The Government of Kerala is entering the milk production and distribution through three hi-tech farms to be set up at Kulathuppuzha, Kolahalamedu and Mattuppetty. The urgency: The State has to achieve self sufficiency in milk production by the end of its term of office. According to Sri. C.Divakaran, Minister for Animal Husbandry, Kerala, there is an estimated shortage of 12 lakh litres of milk per day in Kerala (‘The Hindu’). One can derive the following figures from the media reports:
But the two reports appeared (within a gap of three weeks) in ‘The Hindu’ on the same topic show a few variations in figures which can best be clarified by the Managing Director of KLD Board. While the first report shows an expected cost of the Kolahalamedu farm at Rs.11.5 cr., the second one shows it at Rs.15.29 cr. Similarly, the herd strength at Kulathuppuaha will be 230 cows in the first report while it is 200 cows in the second report. Anyway, leaving all these confusions aside, the estimated production from all the three farms will amount to 1.66% as against the present shortage of milk in Kerala.
We are not questioning the the policy decision of the Government of Kerala, but just approaching the issue in another perspective. What would have been the production and financial returns if the Government has decided to invest the same amount of money to support the farmers of the state at Rs. 25000 each to purchase milch cows?
Then, the farmers would have received 12704 dairy cows and if we stick to a modest production figure of 15 lit. of milk per day by these animals maintained by the rural farmers, (Hi-tech cows produce 25 lit. per day according to the Press reports) the daily production would have been 190560 lit. (15.88% of the present shortage) and a single lactation period will yield 5,71,68000 lit. of milk (and the return is expected at Rs. 114.34 cr. (in the place of Rs. 12 cr. from Hi-Tech farms).
|Herd strength||Daily production|
(@ 25 litres)
(litres / 300 days)
|Herd Strength||Daily Production|
@ 15 litres/day
litres /300 days
Add to this, the prospects of employment opportunities and enhanced income level of the rural farmers and their families. (The estimated expenditure of INR 31.76 is for animals and machinery and doesn’t include the cost of land. And a simple depreciation rate of 10% per annum to on the machinery also is worth discussing. The designers of Hi-Tech farms may put forward another apparently appeasing reason that the Hi- Tech farms are also intended to infuse the modern technological advances (though the primary reason for the Hi-Tech farms is augmentation of milk production) to the common farmer. Simply ignore the present state of the government farms.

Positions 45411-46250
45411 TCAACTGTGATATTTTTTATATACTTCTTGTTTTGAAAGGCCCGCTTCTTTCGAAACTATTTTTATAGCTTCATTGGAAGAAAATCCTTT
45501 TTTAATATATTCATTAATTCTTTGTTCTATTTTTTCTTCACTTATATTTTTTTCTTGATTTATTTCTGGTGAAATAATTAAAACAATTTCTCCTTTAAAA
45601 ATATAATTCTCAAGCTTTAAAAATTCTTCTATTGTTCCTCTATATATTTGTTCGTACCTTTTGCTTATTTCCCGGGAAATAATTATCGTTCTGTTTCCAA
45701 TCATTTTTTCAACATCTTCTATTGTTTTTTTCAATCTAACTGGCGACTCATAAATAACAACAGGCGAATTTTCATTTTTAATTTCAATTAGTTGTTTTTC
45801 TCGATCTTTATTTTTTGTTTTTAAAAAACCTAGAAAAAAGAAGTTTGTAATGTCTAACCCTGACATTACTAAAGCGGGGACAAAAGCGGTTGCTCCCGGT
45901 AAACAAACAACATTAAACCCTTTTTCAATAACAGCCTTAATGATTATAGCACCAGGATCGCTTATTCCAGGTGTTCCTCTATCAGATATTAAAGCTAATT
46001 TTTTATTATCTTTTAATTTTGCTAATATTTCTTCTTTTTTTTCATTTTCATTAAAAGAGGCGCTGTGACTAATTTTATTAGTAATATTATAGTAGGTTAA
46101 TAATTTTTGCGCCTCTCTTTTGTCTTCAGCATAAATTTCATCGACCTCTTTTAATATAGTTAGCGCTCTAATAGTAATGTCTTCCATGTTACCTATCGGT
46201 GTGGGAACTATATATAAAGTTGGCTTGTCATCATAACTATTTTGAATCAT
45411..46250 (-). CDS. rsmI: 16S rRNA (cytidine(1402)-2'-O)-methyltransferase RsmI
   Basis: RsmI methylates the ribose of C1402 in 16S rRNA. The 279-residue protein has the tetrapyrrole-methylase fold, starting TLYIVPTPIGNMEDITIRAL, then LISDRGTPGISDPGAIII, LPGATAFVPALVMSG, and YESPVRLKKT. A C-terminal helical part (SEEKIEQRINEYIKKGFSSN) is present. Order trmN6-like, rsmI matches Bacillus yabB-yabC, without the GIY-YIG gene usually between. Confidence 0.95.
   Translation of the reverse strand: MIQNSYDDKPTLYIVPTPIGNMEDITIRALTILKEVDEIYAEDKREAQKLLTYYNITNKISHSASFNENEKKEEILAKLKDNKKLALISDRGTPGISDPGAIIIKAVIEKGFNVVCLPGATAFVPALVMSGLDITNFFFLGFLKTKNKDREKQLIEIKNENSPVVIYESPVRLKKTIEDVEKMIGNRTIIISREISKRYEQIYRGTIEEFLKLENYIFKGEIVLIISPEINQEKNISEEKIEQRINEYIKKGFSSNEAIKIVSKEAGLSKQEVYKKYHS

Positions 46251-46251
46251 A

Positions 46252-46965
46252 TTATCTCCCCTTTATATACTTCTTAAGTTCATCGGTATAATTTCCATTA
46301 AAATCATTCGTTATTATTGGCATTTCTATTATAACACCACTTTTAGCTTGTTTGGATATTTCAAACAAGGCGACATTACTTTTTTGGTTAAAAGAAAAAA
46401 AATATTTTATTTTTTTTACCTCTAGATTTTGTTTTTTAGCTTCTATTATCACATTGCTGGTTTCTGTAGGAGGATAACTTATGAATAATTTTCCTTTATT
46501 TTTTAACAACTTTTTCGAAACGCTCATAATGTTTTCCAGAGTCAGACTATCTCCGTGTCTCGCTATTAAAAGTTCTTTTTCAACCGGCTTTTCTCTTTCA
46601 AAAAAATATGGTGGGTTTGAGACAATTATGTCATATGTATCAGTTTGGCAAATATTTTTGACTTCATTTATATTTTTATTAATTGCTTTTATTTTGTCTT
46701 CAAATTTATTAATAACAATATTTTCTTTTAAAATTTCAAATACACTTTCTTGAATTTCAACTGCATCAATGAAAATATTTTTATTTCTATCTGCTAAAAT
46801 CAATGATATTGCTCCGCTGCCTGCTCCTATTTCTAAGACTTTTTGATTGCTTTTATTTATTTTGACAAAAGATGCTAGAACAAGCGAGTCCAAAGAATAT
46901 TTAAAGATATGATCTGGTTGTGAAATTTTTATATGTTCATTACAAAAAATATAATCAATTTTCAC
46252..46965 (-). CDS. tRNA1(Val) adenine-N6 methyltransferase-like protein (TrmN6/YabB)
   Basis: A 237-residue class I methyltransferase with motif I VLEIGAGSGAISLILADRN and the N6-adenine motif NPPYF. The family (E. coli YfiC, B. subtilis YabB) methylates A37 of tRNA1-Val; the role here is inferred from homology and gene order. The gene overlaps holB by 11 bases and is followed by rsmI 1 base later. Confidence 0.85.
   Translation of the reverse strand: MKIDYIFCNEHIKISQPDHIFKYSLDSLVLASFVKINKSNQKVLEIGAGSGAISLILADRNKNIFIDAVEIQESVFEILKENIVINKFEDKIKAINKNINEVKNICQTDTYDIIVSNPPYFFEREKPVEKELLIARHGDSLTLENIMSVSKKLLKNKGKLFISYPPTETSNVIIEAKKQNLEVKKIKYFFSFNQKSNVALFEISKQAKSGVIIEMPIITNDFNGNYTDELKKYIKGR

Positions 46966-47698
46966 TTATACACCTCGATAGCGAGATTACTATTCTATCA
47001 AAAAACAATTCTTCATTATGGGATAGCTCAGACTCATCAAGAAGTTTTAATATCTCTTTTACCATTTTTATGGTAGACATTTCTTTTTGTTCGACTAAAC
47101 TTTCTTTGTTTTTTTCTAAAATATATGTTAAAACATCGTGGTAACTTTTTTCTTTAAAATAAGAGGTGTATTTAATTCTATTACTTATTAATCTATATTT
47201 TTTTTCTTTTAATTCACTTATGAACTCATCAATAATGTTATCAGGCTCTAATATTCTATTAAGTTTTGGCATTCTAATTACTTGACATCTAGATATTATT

Still one fact remains solid. There are hundreds of prospective entrepreneurs (both from the state and abroad) who wanted to invest in Hi-Tech dairy farms but were not motivated or supported. And as the PPP (Pubic Private Partnership) is the ‘in thing’ and the Government could have tried to tap in the potentials of the private entrepreneurs on the dairy front too. The facilities of the near-dead Kolahalamedu , Kuriottumala, Vithura or the excess facilities at Mattuppetty and Kulathuppuzha could have been made use of in these attempts.
If you don’t want to rope in the private entrepreneurs or do not want to experiment with the PPP or do not want to shell out the money to the individual rural farmers, yet another opening was still green. The time tested and successful co-operative sector could be initiated to start the new Hi-Tech dairy ventures in the state. The three regional milk unions and the apex body could have done wonders in this area.
And the NDDB’s National Dairy Plan that envisages enhancing milk production to 180 MMT by 2021 with a financial outlay of Rs. 17371 cr. categorically states the effective use of the farmers’ co-operatives. Increasing productivity, strengthening infrastructure for procurement, processing, marketing and quality assurance through institutional structures and human resource development are the NDP’s major components. The NDP insists on the cooperative structure of dairying. The proposed livestock policy also aims to strengthen milk production, procurement and processing facilities by synergizing the cooperative and private sectors.
Interestingly, the proposed Hi-Tech farms are set up with the funds under National Project for Cattle and Buffalo Breeding, (to which the KLD Board is the Nodal agency in Kerala) that ‘envisages genetic up gradation on priority basis with a focus on development and conservation of important indigenous breeds’. The objectives and components of NPCBB focus only on improving quality of breeding services and breeding efficiency of cattle and buffaloes. The setting up of Hi-Tech dairy farms does not come under the purview of NPCBB. The questions remain: Did KLD Board achieve the targets on the cattle breeding front? One wonders how the KLD Board decided to use funds under NPCBB for setting up Hi -Tech dairy farms while many areas in the cattle breeding activities are yet to be upgraded?
Apart from all the above facts, the ethical questions also remain. What is the priority of the Government? Should it produce milk on its own or make the farmers produce more milk and enhance their income and resources? Should the Government be an entrepreneur or a facilitator?